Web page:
What are the elements of the test for dolus eventualis in the case of somebody who is charged with murder – i.e., what must the state show to prove this form of mens rea beyond reasonable doubt? (5)
Practical problem question
Jake is the owner of a factory which is losing so much money that it is about to go out of business. Jake is in despair. He is a single parent who urgently needs to obtain funds for the medical treatment needed by his daughter Priya, who suffers from leukaemia. He decides that the only solution is to burn down the factory so as to obtain the insurance money and use it to pay for medical expenses. One Tuesday morning at 06h30, Jake enters the factory. The factory employees are only due at work by 07h30, but Jake knows that workers occasionally sleep in the factory building overnight if they have been working late the night before. Without checking whether anyone is in the building, Jake pours petrol all over the factory floor. He ignites the petrol, and makes a quick get-away.
The factory burns to the ground. In addition, all the employees’ possessions stored in their lockers in the factory, including clothes and money, are also destroyed. A factory employee, Klaas, who was sleeping in the canteen, died in the fire. Filled with remorse, Jake turns himself into the police and tells them about his insurance scam plan. He is charged with arson and attempted fraud (for burning down the factory to obtain the insurance money); malicious damage to property (due to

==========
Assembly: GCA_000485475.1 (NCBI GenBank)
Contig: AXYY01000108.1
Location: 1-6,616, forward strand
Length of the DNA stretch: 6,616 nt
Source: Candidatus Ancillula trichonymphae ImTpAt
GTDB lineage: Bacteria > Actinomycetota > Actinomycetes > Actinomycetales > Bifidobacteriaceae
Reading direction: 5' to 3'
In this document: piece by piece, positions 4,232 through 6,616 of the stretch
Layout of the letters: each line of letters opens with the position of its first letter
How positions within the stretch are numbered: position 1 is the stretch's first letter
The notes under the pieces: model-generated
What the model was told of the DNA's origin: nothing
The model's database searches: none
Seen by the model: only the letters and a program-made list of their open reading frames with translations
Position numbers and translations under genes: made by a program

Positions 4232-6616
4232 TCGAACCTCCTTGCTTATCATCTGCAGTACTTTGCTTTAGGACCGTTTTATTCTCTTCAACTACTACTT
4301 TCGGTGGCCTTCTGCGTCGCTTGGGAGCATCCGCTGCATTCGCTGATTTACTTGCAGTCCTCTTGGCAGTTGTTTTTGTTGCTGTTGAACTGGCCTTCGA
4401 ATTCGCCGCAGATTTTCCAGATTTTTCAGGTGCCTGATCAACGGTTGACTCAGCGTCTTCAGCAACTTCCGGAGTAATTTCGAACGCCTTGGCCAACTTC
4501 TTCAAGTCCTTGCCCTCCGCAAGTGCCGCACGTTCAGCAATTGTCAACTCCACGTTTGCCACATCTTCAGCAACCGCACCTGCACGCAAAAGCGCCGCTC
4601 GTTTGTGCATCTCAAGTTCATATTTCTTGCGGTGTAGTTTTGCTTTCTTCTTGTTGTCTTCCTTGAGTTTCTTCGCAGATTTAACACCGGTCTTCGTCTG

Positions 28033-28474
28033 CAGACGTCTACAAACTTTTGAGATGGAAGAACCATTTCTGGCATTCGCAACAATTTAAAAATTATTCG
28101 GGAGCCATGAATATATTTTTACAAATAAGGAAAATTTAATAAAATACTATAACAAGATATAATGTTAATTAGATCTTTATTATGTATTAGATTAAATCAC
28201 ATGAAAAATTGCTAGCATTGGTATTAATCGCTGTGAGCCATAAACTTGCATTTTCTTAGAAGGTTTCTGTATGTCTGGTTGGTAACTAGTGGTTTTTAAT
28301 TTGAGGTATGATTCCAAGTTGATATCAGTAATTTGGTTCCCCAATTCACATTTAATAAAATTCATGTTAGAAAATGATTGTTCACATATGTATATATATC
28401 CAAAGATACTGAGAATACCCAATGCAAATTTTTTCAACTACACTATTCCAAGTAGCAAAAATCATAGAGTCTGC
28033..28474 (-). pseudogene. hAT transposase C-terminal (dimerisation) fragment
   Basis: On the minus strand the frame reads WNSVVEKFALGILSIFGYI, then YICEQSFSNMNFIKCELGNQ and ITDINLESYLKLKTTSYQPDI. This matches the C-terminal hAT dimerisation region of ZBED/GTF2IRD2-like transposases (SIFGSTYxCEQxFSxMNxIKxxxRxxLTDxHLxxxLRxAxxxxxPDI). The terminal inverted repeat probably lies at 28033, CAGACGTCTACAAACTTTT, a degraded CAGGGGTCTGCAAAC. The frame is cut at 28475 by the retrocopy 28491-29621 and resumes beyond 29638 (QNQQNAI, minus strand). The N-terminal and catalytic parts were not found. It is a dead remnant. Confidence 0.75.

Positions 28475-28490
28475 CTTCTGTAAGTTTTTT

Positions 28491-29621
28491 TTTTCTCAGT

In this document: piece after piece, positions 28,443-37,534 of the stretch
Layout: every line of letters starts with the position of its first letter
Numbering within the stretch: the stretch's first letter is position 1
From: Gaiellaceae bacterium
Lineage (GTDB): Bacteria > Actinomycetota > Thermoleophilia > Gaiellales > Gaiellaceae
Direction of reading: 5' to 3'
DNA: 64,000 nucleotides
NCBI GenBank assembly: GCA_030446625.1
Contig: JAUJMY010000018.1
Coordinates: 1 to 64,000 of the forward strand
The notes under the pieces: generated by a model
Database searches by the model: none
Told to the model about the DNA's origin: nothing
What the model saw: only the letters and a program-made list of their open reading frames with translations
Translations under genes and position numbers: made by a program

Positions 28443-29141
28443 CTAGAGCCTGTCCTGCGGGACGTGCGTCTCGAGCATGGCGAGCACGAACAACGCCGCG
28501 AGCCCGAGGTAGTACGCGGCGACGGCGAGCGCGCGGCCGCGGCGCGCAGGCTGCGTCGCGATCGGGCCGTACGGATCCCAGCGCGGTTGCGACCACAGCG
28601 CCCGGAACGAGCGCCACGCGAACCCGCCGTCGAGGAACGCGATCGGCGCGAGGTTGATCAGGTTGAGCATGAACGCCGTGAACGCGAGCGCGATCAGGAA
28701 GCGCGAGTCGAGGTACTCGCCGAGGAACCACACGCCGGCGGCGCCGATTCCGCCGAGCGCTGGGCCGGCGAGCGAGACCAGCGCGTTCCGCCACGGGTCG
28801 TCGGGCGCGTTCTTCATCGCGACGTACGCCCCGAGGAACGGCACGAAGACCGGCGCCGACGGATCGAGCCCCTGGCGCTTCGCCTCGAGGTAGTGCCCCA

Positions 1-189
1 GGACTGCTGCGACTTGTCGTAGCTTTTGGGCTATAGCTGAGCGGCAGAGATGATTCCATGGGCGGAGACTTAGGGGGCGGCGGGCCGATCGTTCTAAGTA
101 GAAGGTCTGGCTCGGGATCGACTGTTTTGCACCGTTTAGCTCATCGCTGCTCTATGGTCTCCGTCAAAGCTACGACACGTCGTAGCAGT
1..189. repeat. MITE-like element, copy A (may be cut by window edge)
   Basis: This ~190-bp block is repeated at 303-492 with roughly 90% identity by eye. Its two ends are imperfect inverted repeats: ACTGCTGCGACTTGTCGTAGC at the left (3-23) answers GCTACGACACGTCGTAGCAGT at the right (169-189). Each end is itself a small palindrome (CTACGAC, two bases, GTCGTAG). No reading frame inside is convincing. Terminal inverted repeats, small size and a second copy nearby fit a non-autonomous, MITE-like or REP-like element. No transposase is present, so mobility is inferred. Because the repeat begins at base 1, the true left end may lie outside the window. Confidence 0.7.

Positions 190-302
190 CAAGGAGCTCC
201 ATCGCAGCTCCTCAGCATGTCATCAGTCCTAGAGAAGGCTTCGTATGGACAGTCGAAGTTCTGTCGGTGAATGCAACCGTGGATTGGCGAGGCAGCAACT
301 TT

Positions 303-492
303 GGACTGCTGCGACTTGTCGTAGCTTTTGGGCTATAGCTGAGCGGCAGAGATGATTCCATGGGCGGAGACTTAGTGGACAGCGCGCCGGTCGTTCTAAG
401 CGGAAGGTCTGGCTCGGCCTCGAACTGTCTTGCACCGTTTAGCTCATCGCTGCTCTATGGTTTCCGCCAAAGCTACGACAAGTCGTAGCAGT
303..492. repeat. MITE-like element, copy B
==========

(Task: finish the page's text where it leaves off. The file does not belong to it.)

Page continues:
the destruction of the factory employees’ property that was in the building); and murder (in respect of Klaas’ death). You are the judge in this case. Evaluate if any of the following is a valid legal defence and, if not, explain briefly what category (type) of mens rea is present in each instance. 1. In respect of the charges of arson and fraud, Jake’s legal representative argues that the reason for his actions was laudable: he wanted to obtain money for his ill daughter’s medical expenses. Briefly refer to case law to support your answer. (6)
2. In respect of the charge of malicious damage to property, Jake’s legal representative argues that it was not Jake’s aim to destroy his employee’s possessions in the fire. (4)3. In respect of the charge of murder, Jake’s legal representative argues that Jake did not desire Klaas’ death.